The connecting theme is the “Internet of Things”. Not phones and laptops but sensing devices — many of them small and fairly simple — each collecting data along a given axis, and reporting that data to interested parties in real time. Perhaps it’s humidity and other ambient conditions within a chemical shipment. Perhaps it’s chain-of-custody data for pharmaceuticals or currency. Or precise positioning to anticipate a delay. (Ten meters may not be much geographically, but you know it makes a huge difference if it’s the wrong side of the customs fence at 5.30pm.)

The key differentiator with IoT is that data is reported according to standards. Interoperable standards, the same ones that govern your phone’s interactions with your bank when you make a payment, or your TV when you’re Netflix-‘n-chillin’. IP, http, SSL, Jason, REST, IEEE: you don’t need to know the acronyms and protocols. Just understand that they can interoperate. Because while they’re gathering different data, they’re all talking the same language.

Extending beyond: Deciding what matters

Once an array of sensors and data points can interconnect, they can interoperate. Joining the dots and giving you the Big Picture, enabling better decision making through the cloud platform that brings it all together. And this is where the magic happens: all these connected interactions are the value cloud. The place where historical data meets todays sensor data along with data from a myriad of other sources through standard API’s.

A GPS sensor, on its own, can help Fred find the green container. But that data, interoperating with other data — like a routing schedule — can predict there is a 35% chance that container will miss the next rail departure, which will mean it sits in Bucharest until nightfall. Another sensor notes the humidity is at 70%, and the trend is rising. Then — swinging in other data points, from other parts of your process — algorithms can see that the end customer has had 9 defective deliveries this month and is red-flagged as needing close attention or even immediate intervention.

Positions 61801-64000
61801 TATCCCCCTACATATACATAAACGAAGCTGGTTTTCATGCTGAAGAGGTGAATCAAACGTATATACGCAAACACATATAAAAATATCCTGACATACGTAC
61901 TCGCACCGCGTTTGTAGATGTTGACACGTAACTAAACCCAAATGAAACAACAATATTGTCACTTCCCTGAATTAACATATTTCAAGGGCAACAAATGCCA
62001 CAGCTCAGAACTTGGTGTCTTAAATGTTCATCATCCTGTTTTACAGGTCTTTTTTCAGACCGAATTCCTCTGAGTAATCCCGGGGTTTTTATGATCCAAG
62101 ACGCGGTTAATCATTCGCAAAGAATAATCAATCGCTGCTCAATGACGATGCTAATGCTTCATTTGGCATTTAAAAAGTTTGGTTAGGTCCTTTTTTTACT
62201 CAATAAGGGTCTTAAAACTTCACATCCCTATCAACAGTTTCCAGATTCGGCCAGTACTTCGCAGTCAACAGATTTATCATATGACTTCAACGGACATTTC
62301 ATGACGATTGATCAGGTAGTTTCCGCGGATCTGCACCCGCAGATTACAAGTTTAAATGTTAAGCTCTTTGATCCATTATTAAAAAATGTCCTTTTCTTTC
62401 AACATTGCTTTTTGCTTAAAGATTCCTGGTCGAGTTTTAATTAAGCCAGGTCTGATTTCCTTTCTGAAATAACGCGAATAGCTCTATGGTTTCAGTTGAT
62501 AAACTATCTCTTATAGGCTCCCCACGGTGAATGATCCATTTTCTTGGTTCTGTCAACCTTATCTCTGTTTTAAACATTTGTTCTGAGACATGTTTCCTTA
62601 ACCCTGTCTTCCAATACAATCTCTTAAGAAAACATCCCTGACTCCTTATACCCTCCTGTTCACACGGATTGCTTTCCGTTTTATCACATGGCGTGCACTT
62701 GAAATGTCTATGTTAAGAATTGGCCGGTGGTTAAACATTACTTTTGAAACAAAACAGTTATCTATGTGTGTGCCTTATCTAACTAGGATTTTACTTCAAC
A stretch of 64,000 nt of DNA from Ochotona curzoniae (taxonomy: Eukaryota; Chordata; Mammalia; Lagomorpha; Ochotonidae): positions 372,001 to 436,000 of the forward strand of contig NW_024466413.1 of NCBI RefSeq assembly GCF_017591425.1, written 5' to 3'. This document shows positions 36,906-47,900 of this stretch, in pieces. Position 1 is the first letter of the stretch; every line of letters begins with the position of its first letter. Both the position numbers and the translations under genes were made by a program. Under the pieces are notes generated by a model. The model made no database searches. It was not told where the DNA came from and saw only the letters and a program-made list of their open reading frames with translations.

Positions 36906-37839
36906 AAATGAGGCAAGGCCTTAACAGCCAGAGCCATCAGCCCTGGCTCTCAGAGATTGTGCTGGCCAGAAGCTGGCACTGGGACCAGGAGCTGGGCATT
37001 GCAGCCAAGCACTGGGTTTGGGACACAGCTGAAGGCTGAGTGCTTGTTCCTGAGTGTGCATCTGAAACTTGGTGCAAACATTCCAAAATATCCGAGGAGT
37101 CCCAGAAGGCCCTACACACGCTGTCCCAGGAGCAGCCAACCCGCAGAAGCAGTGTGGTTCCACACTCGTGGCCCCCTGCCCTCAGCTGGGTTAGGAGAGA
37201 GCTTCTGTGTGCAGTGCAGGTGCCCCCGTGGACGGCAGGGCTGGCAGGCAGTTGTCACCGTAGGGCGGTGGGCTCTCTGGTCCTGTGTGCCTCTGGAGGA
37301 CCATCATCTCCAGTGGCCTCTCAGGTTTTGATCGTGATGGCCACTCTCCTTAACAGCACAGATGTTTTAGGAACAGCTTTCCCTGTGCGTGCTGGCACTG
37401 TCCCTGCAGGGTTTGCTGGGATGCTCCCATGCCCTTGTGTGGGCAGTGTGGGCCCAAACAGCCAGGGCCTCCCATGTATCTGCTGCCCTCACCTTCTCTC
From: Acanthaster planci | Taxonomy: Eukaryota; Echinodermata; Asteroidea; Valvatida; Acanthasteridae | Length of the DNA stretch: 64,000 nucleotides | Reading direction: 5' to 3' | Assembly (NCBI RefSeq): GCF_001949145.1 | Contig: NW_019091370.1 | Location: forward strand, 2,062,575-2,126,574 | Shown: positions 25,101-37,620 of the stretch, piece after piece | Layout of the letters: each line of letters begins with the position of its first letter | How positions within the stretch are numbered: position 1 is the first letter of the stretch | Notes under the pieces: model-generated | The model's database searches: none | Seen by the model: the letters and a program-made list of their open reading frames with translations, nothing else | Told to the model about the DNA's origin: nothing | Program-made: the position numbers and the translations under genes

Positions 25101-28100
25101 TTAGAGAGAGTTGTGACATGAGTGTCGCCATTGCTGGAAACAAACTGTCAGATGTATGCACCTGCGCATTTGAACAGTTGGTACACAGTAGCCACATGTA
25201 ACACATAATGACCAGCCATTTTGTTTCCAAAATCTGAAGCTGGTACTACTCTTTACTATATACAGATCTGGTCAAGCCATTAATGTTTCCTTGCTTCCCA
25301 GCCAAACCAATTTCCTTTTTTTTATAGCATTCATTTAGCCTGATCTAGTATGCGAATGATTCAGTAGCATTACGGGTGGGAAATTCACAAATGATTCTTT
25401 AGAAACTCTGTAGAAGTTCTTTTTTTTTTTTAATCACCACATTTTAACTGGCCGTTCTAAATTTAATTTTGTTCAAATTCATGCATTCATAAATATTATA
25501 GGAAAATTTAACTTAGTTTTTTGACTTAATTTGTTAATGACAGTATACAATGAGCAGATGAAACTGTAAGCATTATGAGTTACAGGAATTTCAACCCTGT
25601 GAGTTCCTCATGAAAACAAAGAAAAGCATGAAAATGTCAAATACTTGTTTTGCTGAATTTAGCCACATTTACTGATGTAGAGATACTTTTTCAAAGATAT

So, an alarm sounds, buzzing a supervisor to intervene. But it only happened because different data sets, with different deltas, were able to talk to each other. In other words, they were interoperable.

That is the value cloud. Far more than physical flows of goods: the value cloud amalgamates services, datasets, contracts, funds, resources, along the entire supply chain.

Interoperable data creates your value cloud

The ultimate iteration of the value cloud comes from designing your own critical paths, with breakpoints based on what matters to your business. If you ship chemicals, tank container cleaning confirmations will matter. Valuable fragiles may be affected by the age of the box, and what happened on its previous journey. Knowing crime rates at a distant yard can give insights into your insurance premiums and help resolve claims more quickly. And so on.

Data surrounds your business … and with a partner like Nexxiot, it can interoperate for added value, as reliably as a TEU twist locking onto a trailer or gantry crane spreader.

You can probably think of a dozen pieces of data you wish you had visibility on, depending on your customers and the type of cargo you carry. And that would probably take you less than five minutes.


Photo credit: Nexxiot